Sunday, May 20, 2007

Mergers and Acquisitions: Acquiring To Gain Market Access

Companies seeking to break into markets sometimes do so via acquisition. If the market is established and there are high barriers to entry, establishing a sizeable beach head through an acquisition is only the feasible way to do so, and can often be a costly exercise.

Take for example DBS Bank which acquired Dao Heng bank in order to gain access to the Hong Kong banking market. Or SingTel which acquired Optus to gain access into the Australian telecommunications market. Both paid high premiums to make the acquisitions, and both parent companies have taken large write-downs to their respective holdings.

A similar seems to have happened with OSIM. Osim acquired Brookstone, and paid a hefty 20x earnings to acquire the company. And now it looks like the acquisition is underperforming. Does the argument of acquiring to gain market access make sense?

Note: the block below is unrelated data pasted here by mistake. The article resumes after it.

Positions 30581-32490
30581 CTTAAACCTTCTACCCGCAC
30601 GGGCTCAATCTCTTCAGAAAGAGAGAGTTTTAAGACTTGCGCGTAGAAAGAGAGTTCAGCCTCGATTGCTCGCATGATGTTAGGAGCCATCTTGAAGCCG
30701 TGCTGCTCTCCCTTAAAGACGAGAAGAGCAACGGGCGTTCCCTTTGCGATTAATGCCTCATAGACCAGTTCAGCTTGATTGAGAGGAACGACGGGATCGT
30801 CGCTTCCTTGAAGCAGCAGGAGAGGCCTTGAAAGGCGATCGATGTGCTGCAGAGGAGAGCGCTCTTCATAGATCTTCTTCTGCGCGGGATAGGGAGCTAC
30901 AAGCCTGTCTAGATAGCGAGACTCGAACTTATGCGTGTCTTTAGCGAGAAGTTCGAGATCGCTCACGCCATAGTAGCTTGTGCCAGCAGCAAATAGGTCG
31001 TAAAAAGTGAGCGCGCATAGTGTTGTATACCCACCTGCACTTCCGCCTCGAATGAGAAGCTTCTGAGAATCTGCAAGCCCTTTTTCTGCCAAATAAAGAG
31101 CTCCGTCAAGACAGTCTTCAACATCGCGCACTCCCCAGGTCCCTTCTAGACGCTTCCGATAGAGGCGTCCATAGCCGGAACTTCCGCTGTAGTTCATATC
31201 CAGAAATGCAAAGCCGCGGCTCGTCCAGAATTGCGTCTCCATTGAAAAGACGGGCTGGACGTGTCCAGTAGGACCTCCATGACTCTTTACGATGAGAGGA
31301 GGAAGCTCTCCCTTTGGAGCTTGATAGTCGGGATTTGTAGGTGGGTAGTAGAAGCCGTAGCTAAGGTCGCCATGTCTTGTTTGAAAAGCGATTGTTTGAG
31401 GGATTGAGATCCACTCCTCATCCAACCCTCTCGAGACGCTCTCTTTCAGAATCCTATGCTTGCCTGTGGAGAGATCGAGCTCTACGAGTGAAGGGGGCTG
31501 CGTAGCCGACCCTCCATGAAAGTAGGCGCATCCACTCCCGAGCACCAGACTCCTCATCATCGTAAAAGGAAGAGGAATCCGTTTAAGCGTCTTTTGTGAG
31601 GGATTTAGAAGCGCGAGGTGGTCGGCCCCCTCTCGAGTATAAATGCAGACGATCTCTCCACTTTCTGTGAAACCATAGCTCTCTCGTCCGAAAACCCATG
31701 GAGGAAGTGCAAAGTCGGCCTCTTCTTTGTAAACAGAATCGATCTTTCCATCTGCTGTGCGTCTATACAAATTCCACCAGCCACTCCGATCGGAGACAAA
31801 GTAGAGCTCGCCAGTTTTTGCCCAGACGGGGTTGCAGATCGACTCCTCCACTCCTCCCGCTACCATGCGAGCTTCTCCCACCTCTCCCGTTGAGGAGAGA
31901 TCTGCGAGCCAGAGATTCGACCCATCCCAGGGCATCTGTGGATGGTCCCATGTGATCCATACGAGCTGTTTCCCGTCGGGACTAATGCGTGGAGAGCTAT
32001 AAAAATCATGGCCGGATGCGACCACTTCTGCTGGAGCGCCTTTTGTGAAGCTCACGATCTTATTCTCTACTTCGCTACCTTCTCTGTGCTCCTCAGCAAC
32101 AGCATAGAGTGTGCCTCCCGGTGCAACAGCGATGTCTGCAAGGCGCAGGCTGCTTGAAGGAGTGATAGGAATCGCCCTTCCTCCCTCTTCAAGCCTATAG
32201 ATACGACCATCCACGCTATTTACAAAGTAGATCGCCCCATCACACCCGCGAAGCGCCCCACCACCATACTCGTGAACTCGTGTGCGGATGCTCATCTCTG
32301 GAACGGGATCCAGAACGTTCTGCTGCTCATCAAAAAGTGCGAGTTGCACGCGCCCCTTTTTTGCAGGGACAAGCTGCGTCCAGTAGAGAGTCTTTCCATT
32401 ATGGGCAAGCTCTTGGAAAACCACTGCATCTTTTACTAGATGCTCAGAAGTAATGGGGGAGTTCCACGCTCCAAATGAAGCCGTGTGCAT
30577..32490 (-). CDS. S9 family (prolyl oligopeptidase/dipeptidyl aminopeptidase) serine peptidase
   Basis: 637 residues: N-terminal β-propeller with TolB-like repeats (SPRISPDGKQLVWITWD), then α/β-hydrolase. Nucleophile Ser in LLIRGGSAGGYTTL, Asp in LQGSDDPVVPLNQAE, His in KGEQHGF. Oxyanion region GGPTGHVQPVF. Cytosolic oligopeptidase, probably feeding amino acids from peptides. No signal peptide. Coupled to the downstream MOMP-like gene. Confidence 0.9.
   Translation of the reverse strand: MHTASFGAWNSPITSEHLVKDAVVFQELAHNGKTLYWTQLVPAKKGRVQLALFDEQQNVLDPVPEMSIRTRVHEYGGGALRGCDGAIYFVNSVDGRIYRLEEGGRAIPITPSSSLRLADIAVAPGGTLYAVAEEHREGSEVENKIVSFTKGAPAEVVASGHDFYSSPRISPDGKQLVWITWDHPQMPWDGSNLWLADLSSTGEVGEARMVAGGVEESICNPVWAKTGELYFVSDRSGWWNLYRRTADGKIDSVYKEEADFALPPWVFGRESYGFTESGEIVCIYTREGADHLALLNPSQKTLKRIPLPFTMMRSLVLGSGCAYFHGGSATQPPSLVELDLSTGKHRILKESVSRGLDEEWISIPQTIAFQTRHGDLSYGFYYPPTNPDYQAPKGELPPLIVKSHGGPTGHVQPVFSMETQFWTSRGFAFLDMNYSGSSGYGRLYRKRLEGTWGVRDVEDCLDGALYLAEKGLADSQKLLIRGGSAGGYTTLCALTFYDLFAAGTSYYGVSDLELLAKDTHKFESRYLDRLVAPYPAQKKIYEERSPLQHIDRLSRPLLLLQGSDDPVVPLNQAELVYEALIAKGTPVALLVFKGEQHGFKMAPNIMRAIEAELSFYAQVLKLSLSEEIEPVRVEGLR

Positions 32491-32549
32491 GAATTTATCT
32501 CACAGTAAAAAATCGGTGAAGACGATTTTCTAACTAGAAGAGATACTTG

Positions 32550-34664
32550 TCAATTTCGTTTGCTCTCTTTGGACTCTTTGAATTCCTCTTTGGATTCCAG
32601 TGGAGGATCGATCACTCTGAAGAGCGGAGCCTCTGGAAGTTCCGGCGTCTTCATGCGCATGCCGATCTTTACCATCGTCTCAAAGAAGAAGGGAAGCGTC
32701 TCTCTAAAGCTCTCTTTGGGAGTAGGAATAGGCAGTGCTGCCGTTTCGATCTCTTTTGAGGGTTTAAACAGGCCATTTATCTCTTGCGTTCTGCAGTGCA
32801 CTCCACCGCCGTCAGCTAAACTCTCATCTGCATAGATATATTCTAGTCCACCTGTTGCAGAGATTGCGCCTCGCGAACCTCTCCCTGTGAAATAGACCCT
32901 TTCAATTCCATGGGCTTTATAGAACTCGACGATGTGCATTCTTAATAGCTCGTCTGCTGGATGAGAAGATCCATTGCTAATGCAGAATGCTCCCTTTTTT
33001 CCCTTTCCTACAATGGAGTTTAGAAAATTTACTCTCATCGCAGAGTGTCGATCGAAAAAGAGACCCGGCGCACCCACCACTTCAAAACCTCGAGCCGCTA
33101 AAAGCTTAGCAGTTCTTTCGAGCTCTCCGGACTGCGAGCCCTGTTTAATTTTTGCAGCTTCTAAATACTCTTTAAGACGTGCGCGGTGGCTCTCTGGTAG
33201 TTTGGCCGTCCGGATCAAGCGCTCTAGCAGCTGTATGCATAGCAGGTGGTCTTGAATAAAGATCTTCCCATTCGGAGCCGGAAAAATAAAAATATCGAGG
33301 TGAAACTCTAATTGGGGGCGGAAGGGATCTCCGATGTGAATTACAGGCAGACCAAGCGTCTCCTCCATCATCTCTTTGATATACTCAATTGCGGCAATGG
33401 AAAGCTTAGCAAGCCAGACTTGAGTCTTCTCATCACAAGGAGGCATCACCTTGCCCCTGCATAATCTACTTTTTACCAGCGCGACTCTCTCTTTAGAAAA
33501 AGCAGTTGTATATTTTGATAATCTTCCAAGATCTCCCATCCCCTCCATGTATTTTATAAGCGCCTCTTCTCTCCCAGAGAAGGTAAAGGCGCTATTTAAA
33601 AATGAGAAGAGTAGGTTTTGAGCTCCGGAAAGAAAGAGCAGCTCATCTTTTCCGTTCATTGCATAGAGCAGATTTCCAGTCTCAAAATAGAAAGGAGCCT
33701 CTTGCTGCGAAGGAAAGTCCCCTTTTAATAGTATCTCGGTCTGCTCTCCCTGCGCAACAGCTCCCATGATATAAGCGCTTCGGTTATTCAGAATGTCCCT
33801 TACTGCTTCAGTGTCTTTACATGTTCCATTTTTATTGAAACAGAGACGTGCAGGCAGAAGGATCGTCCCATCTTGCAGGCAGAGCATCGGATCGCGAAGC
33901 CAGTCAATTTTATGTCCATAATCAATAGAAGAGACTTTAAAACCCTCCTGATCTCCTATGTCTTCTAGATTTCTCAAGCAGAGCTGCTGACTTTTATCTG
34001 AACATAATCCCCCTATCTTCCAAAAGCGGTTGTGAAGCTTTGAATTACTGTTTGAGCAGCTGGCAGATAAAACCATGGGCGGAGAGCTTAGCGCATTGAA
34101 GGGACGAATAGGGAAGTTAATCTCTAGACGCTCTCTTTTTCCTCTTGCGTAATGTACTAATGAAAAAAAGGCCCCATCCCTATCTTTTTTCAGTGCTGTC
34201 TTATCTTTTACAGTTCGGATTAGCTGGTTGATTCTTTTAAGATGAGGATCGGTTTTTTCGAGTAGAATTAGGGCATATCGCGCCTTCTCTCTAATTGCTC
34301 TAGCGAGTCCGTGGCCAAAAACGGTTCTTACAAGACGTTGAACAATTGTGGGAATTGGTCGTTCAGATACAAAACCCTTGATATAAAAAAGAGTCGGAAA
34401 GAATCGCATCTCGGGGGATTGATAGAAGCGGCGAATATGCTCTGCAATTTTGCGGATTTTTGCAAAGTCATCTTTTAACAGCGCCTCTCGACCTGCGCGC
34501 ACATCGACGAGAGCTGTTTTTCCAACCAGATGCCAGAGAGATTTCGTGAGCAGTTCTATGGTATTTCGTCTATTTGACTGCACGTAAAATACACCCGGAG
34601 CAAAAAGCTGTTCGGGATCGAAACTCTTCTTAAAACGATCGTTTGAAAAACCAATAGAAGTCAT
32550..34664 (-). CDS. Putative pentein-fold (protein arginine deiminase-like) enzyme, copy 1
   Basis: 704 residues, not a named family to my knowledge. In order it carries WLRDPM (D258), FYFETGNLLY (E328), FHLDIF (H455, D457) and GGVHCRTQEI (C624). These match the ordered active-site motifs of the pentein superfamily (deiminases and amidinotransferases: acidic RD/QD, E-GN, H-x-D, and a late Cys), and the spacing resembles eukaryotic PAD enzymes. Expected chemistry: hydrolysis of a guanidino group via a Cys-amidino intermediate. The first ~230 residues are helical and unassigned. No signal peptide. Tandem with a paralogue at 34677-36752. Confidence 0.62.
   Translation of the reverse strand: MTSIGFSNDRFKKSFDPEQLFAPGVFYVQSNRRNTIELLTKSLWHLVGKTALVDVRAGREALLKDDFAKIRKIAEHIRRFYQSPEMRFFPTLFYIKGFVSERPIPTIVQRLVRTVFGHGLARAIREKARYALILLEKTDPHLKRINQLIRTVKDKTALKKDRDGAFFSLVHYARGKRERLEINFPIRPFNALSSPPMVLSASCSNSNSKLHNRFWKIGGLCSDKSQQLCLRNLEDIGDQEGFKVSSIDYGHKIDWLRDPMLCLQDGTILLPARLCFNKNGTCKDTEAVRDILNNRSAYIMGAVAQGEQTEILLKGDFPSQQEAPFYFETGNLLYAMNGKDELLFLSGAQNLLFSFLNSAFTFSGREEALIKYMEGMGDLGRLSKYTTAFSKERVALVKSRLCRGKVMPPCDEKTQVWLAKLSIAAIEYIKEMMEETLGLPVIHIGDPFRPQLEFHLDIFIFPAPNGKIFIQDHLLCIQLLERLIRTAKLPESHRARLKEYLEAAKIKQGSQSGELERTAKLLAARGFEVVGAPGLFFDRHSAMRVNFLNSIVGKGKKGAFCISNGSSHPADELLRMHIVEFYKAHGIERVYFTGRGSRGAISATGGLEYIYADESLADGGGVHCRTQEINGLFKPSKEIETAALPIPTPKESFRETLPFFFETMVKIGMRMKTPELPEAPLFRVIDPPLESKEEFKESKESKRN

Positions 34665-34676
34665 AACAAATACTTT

Well the problem with doing so is that the acquiring company often pays too much for a second best asset that do not justify the premiums paid. The market leaders are hardly candidates for buyouts. Perhaps a better strategy is to pay a fair price for a smaller player and grow market share organically. Or the competitive nature of established markets may mean that a prospective entrant should stay away altogether.

Osim is likely to make a significant write-down of its acquisition of Brookstone in the future, if it doesn't divest the company at a loss.

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